By Maria Pasquini
October 21, 2019
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Credit: Yuri SmityukTASS via Getty

A serious celestial show is coming!

On the night of Monday, Oct. 21, continuing into the early morning hours of Tuesday, Oct. 22, stargazers get a chance to witness the Orionid meteor shower.

The shower occurs every October, typically between Oct.16-26, but Monday night the show in the sky will be at its peak.

For the best chance at viewing the meteor shower, AZ Central recommends being prepared to spend over an hour outside between 10 p.m. and 12:00 a.m. After midnight, the moon, which will be 45 percent full, will be visible and its light affects how well people will be able to see what else is happening in the night sky.

The outlet adds that meteors should appear all across the sky, so there's no need to zero in on just one particular area — or rely on binoculars or telescopes.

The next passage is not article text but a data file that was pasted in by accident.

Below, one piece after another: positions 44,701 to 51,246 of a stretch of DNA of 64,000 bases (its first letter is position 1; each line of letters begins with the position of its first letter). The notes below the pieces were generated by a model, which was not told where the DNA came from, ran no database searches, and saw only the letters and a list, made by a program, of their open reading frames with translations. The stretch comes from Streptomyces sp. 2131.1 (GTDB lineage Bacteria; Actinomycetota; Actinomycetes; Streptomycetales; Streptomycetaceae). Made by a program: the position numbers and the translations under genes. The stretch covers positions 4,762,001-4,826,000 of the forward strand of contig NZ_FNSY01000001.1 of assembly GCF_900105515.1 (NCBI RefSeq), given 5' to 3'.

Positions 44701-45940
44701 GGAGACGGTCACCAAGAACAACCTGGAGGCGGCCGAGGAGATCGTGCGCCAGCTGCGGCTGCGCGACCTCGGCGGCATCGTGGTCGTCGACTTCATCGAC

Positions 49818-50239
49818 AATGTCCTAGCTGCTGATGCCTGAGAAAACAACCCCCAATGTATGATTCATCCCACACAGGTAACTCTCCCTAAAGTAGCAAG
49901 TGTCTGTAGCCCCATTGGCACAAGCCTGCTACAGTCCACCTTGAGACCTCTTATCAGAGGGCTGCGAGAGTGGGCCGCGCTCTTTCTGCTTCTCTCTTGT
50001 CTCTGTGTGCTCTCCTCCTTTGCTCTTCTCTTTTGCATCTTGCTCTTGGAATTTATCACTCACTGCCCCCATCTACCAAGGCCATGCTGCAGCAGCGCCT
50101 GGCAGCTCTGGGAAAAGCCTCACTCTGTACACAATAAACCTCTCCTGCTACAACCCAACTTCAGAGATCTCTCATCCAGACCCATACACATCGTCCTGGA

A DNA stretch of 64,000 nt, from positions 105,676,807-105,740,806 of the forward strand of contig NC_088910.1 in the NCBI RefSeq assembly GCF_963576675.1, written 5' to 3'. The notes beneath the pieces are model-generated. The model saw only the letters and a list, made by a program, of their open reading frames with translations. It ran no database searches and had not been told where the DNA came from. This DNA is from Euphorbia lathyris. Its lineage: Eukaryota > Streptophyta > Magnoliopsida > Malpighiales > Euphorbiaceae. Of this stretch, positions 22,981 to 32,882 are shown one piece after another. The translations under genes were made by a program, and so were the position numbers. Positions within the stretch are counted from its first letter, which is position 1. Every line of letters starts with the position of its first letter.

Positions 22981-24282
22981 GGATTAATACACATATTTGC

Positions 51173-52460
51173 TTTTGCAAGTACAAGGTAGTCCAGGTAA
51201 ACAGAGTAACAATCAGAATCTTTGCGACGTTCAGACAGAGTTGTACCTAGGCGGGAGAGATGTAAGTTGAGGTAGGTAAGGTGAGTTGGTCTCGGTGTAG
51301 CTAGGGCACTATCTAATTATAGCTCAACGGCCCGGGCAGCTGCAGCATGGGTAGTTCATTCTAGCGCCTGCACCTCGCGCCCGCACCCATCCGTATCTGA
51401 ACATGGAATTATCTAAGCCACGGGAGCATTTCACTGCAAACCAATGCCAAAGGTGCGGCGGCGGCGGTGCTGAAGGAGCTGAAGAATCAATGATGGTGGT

While the Orionid should be visible from anywhere on Earth, those living in urban areas where there's more light pollution won't get as good of a show. Visit Dark Site Finder to locate the nearest dark sky site near you.

Credit: Yuri SmityukTASS via Getty
Credit: Vassil Donev/EPA/Shutterstock

The Orionid is a "medium strength shower that sometimes reaches high strength activity," according to the American Meteor Society (AMS). In a typical year, the meteor shower produces about 10-20 meteors per hour, and in some years, you can see about 50-75.

However, in recent years, the Orionoid has produced "low to average displays."

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The Orionid meteor shower occurs each year as the earth moves in its orbit through debris left behind by Halley's Comet. The meteors, also known as shooting stars, get their name as they appear to radiate from the constellation Orion, named after the famed hunter of Greek mythology.

Halley's Comet is visible from the Earth only once every 75 years. It was last seen in the 1980s, when it graced the cover of TIME magazine. The comet is projected to return in 2061, according to Space.com.

This Story Originally Appeared On People